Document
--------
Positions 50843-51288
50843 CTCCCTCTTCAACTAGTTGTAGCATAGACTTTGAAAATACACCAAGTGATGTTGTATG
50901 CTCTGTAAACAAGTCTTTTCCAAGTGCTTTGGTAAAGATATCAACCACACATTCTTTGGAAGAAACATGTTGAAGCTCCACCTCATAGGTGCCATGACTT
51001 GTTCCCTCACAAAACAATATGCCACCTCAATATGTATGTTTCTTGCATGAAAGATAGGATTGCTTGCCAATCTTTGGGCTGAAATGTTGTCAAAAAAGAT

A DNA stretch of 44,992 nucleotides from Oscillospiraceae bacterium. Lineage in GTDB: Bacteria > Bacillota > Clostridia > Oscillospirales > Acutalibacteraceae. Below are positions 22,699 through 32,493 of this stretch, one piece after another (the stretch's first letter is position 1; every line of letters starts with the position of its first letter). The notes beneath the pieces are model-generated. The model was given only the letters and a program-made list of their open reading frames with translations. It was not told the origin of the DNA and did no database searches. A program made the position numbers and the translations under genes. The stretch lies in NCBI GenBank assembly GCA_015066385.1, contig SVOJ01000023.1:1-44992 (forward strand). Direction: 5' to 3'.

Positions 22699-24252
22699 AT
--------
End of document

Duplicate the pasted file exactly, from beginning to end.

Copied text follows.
Positions 50843-51288
50843 CTCCCTCTTCAACTAGTTGTAGCATAGACTTTGAAAATACACCAAGTGATGTTGTATG
50901 CTCTGTAAACAAGTCTTTTCCAAGTGCTTTGGTAAAGATATCAACCACACATTCTTTGGAAGAAACATGTTGAAGCTCCACCTCATAGGTGCCATGACTT
51001 GTTCCCTCACAAAACAATATGCCACCTCAATATGTATGTTTCTTGCATGAAAGATAGGATTGCTTGCCAATCTTTGGGCTGAAATGTTGTCAAAAAAGAT

A DNA stretch of 44,992 nucleotides from Oscillospiraceae bacterium. Lineage in GTDB: Bacteria > Bacillota > Clostridia > Oscillospirales > Acutalibacteraceae. Below are positions 22,699 through 32,493 of this stretch, one piece after another (the stretch's first letter is position 1; every line of letters starts with the position of its first letter). The notes beneath the pieces are model-generated. The model was given only the letters and a program-made list of their open reading frames with translations. It was not told the origin of the DNA and did no database searches. A program made the position numbers and the translations under genes. The stretch lies in NCBI GenBank assembly GCA_015066385.1, contig SVOJ01000023.1:1-44992 (forward strand). Direction: 5' to 3'.

Positions 22699-24252
22699 AT